Medicare enrollment can be confusing, and we’re here to help. Let’s talk about when you should sign up for Medicare.
First, Medicare has different parts and different enrollment periods. When you sign up will depend on your situation and the type of coverage you need.
Signing Up for Parts A and B
Automatic Enrollment or Initial Enrollment Period
Parts A and B are referred to as Original Medicare. Most folks are automatically enrolled in both parts of Original Medicare — when they turn 65 and receive Social Security benefits. Automatic enrollment means your red, white, and blue Medicare card will arrive in the mail three months before your 65th birthday.
If you’re not automatically enrolled, you can sign up for Part A — if you’re eligible — any point during or after your Initial Enrollment Period (IEP) begins. This is the seven-month period that:
- Starts three months before the month you turn 65
- Includes the month you turn 65
- Ends three months after the month you turn 65
When you coverage starts will depend on when you enroll.
Sign Up When You’re First Eligible for Medicare!
Most of the time, if you don’t enroll in Medicare Part B when you’re first eligible, you’ll face a late enrollment fee. And unfortunately, you’ll have to pay the penalty for as long as you have Part B.
Note: Waiting until the month you turn 65 (or the three months after you turn 65) to enroll will cause a delay in Part B coverage, which may cause a coverage gap.
General Enrollment Period
The General Enrollment Period is from January 1 to March 31 each year. You may sign up for Medicare Part A and/or Part B during this period, if the following apply:
- You didn’t enroll when you were first eligible.
- You’re ineligible for a Special Enrollment Period (more on this below).
You’ll need to pay premiums for Part A or/or Part B, and your coverage will begin on July 1.
Special Enrollment Periods for Special Circumstances
As soon as your IEP ends, you may be able to sign up during a Special Enrollment Period (SEP). If you get coverage through an employer group health plan, you get a SEP to join Part A and/or Part B anytime — as long as:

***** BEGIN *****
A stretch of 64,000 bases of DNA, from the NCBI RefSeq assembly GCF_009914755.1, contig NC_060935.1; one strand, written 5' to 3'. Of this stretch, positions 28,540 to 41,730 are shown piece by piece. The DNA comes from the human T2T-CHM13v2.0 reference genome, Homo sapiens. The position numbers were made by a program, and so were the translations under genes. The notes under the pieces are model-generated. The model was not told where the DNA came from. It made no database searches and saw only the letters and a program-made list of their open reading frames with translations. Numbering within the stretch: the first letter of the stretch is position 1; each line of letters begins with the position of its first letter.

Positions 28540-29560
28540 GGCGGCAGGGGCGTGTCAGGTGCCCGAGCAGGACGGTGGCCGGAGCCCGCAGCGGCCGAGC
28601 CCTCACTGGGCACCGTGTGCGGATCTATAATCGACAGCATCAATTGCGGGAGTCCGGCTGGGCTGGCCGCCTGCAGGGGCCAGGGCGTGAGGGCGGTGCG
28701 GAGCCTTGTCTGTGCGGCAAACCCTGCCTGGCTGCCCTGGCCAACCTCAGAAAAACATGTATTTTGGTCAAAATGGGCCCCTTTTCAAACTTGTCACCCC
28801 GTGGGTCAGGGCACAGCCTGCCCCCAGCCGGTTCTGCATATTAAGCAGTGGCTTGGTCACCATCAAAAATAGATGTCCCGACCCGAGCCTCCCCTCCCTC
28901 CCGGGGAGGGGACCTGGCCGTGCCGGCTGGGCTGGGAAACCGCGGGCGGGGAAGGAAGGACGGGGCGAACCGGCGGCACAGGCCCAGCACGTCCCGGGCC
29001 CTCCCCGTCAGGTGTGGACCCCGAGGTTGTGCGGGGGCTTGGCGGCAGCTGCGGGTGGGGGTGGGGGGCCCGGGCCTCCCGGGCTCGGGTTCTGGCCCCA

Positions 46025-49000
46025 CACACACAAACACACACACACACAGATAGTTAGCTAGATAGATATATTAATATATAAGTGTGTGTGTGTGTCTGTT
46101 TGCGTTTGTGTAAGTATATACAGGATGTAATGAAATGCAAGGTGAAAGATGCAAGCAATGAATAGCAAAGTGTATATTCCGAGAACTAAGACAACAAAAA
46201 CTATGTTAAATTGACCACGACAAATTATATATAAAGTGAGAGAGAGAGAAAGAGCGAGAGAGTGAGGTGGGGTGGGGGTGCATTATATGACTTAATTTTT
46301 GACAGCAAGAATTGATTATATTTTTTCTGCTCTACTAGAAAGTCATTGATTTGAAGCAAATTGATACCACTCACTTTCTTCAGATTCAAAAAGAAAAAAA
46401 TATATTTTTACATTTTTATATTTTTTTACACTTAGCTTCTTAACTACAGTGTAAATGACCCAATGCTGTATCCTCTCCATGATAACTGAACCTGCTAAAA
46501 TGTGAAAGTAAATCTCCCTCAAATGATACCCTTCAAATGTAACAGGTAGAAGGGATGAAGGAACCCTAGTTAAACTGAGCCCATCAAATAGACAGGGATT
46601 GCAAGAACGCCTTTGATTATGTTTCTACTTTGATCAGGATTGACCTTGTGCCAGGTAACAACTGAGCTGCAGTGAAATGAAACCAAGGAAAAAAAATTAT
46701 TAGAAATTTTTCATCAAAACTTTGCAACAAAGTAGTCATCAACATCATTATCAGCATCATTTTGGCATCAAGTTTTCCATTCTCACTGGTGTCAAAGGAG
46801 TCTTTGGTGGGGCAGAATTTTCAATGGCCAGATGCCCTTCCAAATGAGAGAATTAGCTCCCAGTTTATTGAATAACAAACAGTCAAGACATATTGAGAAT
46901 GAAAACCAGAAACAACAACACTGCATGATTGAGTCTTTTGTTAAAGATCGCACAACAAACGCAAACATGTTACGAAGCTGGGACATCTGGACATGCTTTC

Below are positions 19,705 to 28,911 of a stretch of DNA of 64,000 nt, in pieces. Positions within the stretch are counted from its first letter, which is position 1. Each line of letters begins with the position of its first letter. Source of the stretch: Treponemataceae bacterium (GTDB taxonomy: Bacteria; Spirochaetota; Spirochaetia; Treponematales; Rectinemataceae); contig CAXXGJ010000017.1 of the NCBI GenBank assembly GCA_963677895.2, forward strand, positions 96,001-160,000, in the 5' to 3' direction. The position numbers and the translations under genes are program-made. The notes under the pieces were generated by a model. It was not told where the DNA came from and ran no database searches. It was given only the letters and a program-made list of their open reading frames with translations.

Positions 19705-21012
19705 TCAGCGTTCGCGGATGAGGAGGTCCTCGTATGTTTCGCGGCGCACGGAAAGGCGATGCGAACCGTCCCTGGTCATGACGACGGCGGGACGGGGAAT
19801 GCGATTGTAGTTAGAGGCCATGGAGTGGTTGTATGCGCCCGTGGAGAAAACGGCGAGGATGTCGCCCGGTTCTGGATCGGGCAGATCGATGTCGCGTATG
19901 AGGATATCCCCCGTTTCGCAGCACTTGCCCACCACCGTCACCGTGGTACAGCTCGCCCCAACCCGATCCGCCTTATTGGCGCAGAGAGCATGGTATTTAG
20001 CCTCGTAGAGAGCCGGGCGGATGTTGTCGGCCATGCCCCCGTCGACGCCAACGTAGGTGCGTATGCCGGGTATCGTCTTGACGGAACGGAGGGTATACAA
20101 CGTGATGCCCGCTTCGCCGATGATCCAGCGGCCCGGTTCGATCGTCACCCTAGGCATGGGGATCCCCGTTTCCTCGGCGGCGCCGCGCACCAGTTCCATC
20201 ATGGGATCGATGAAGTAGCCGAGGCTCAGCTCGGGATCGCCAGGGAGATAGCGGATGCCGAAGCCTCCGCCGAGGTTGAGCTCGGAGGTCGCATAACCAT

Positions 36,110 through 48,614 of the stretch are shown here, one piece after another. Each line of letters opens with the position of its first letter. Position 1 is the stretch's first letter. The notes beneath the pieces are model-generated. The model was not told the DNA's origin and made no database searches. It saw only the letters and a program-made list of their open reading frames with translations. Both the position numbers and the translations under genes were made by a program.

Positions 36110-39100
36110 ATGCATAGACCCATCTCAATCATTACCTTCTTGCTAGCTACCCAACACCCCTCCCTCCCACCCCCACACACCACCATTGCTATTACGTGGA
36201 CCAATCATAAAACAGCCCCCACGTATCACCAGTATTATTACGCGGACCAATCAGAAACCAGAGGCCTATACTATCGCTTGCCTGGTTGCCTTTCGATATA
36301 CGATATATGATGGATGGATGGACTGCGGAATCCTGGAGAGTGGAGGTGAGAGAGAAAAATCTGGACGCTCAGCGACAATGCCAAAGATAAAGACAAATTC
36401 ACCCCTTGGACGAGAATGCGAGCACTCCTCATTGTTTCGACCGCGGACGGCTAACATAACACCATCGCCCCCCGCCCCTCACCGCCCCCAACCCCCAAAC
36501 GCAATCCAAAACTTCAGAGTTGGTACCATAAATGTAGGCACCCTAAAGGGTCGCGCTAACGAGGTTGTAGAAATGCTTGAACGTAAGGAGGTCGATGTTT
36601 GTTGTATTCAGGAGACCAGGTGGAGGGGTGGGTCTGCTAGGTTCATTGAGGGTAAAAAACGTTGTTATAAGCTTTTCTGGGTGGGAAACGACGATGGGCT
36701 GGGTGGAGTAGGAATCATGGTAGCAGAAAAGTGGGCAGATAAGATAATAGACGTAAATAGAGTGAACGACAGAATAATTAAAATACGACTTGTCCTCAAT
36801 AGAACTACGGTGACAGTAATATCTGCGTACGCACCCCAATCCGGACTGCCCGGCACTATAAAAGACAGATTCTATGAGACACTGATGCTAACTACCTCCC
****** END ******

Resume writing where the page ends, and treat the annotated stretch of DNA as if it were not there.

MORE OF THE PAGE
- You or your spouse is working.
- You’re covered by a group health plan through the employer.
Also, you have an eight-month SEP to join Part A and/or Part B that begins at one of these times (whichever occurs first):
- The month after the employment ends
- The month after group health plan insurance — based on current employment — ends
If you sign up for Medicare during a SEP, you typically don’t pay a late enrollment fee.
Signing Up for Parts C and D
Medicare Part C, known as Medicare Advantage, is an alternative to Original Medicare. Since it’s a private plan, you’re not automatically enrolled. You can enroll in a Part C or Part D (prescription drug) plan during specific times:
- your IEP
- the AEP (below)
- a SEP, or
- during the Medicare Advantage Open Enrollment Period — January 1 to March 31.
You have options for when you can sign up (or make changes to current coverage), and everyone’s situation is different…
Annual Enrollment Period
When you have Medicare, you can add, change, or drop your Medicare Advantage or Part D plan coverage for the following year — during the Annual Open Enrollment Period — which is October 15 to December 7.
Medigap Open Enrollment Period
Finally, there’s one more period to discuss — the Medicare Supplement (Medigap) Open Enrollment Period. If you want to supplement your Original Medicare benefits to help with extra costs, you have six months to enroll in a Medigap plan, beginning the first day of the month you turn 65 — as long as you’ve signed up for Part B.
As you can see, it’s easy to mix up the Medicare enrollment periods! Plus, it doesn’t help that they’re called different things. Consider working with experts who know the industry inside and out.
Get Help with Medicare Enrollment
If you’re turning 65 and feeling uncertain about Medicare enrollment, you’re not alone. Contact an agent at Trusted Senior Specialists. We’re happy to help!